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July 08, 2024

Adventures in Bartending

By Sara Dunn

No one ever said life would be easy. If I had a nickel for every time I heard that ... and if I had a dime for every time I heard that damn remark I would be a millionaire. No, no one ever says life will be easy but hey,- it's implied numerous times. Take being a "grown-up" for example: it's all about staying up late, getting to drink, going wherever whenever you want, right? You will gain knowledge you never thought possible, i.e. "You'll understand when you're older." Yeah, nobody can wait to grow up.

Then it hits you, you are grown up and where the hell did all the fun you're supposed to be having go? Yeah, you have to get this thing called A Job, like homework on a whole other level. The staying up late thing? No, no, with this Job, sleep is a must. Oh yeah, the getting to drink thing, yeah, often times accompanies money loss, acts of stupidity you'd NEVER do, memory issues, and generally a major headache the next day. Going wherever whenever, yeah, that's fine ... as long as it coincides with you having a vehicle, money, and time off from this "job". My personal favorite: the all-important special knowledge that comes with being an adult. Yeah, I am more confused now than I was then. The only thing new I truly understand is the concept of "bills" and you must "pay them." Which brings me to the point of this cockamamie story -- MY job.

I am a bartender. For most people that seems to be summed up rather easily. Fun, easy work, glamour, and of course, money. I do have to admit after seeing movies like "Coyote Ugly" and "Cocktail" I couldn't wait to be 21 and 'tending. Conveniently they forget to tell you that all of a sudden, you not only pour drinks but you are now an object of affection, an audience, a babysitter, and yes, the all-important psychologist. You learn the roles and new games quickly, though; my favorite -- Good Bartender, Bad Bartender!!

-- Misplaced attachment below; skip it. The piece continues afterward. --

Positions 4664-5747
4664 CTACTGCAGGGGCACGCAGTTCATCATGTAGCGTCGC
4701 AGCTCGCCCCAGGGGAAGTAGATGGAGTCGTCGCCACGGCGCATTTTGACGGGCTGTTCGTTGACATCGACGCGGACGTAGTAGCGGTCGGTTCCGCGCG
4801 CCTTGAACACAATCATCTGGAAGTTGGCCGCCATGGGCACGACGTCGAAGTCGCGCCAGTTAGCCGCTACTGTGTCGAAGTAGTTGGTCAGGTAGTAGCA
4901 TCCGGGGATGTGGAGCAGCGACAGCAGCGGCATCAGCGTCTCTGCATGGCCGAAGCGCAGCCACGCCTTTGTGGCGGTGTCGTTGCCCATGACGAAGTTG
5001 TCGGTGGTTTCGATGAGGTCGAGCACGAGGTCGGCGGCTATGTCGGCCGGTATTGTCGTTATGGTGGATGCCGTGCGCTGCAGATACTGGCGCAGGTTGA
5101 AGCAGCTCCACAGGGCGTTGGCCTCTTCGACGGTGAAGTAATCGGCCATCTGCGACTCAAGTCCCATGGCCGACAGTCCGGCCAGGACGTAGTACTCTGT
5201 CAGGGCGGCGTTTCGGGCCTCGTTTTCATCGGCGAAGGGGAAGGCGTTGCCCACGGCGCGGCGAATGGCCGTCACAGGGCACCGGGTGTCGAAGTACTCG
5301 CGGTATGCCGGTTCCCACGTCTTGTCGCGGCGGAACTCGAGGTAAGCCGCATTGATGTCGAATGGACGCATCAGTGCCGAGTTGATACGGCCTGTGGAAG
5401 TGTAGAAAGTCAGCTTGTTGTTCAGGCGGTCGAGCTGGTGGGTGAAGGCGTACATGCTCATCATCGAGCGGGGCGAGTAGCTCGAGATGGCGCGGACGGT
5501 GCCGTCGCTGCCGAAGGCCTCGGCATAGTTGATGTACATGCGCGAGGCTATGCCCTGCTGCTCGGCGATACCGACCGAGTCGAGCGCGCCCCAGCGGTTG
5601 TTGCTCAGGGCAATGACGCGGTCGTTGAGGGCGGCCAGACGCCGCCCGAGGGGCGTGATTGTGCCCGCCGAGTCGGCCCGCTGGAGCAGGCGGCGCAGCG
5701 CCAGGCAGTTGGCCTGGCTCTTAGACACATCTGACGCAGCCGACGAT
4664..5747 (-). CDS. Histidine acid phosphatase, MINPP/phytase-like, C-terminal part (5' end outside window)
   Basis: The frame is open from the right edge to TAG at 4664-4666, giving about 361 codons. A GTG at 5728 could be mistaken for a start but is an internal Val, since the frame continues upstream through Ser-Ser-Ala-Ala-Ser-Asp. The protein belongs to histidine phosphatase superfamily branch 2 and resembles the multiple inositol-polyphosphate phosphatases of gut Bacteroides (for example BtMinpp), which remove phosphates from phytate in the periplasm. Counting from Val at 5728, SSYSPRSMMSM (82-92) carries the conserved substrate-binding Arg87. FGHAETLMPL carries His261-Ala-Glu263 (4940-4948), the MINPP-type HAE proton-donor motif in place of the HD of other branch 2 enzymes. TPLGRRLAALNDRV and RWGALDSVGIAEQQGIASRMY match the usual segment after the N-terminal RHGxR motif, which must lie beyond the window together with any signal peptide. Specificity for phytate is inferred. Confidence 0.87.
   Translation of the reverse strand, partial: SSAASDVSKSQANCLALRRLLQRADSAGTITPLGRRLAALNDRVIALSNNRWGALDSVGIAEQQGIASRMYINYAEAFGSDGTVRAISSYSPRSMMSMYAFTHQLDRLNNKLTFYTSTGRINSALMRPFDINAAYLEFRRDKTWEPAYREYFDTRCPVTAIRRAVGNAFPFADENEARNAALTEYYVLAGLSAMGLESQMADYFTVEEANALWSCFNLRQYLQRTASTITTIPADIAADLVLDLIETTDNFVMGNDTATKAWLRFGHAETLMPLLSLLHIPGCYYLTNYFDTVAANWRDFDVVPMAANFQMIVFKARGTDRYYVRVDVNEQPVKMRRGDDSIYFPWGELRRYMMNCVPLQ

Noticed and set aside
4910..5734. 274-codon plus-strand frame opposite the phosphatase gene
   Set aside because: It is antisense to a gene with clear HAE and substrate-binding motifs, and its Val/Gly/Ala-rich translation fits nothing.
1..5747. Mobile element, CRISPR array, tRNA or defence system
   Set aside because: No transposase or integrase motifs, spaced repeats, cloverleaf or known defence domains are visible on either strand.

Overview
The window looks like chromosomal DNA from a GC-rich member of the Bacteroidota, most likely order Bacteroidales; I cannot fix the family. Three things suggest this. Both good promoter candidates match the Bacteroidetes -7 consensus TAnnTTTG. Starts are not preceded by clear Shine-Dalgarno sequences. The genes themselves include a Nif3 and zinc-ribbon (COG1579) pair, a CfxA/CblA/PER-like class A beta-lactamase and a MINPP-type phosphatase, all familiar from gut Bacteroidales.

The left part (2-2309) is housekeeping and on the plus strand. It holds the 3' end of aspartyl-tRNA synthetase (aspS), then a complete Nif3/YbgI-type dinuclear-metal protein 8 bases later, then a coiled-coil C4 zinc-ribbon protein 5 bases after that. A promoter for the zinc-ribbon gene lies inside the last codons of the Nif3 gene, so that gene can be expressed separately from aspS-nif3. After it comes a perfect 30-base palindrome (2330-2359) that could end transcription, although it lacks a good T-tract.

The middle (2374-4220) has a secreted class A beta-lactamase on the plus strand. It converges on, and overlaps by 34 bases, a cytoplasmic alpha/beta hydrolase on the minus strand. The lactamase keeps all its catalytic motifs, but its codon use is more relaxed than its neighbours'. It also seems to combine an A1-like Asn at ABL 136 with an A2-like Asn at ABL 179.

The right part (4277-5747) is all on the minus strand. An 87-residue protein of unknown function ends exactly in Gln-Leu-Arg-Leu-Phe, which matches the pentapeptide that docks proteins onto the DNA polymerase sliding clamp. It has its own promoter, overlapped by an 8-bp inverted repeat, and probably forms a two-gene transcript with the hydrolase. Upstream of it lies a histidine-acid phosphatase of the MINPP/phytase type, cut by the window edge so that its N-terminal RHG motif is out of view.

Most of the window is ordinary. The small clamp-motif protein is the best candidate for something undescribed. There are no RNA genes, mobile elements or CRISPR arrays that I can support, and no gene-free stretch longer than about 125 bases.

Don't get me wrong now, it is not without its perks. The money is awesome. You also make a lot of connections with people, in many different fields, because at least 90% of the people I meet at some point wanted to bartend. Some people you even become friends with. Like this one couple, of course confidentiality is key so we'll call them ohhh let's say Sand and Bernie. I even remember the first time they came in and it was my shift, we bonded over talks of Christmas trees. It was my first "grown up" Christmas. I was getting advice. They turned into regulars and good friends. The majority of your clientele however aren't regulars and sometimes you're not even sure they are regular people. This is where the regulars come in handy to help save your sanity. Plus gives you someone to go "Oh my god" with. You get the random people who are old enough to be your parent, but you're sure that they not only missed the step into adulthood but they couldn't even find the damn staircase! Those can be the fun and pain-in-the-ass people. The ones you're not quite sure they should be allowed out on their own. (A good tip: remember the smile-and-nod method.)

Oh, I love the guys and I mean "THE" guys. You know the ones I am talking about -- they think they are the smoothest, best looking, you should drop to your knees and thank the lord they are gracing you with their presence guys. They are the best when they're about 45-55 offering to sweep you off your feet to a tropical location to have a getaway weekend. All while their wife sits at home. Yes, by the way this does happen ... the offer, I mean.

Your days can be hilarious or a bad episode of the "Twilight Zone" when you bartend. Ladies and gentlemen, I have introduced you to my Adventures in Bartending.

Article © Sara Dunn. All rights reserved.
Published on 2003-10-13
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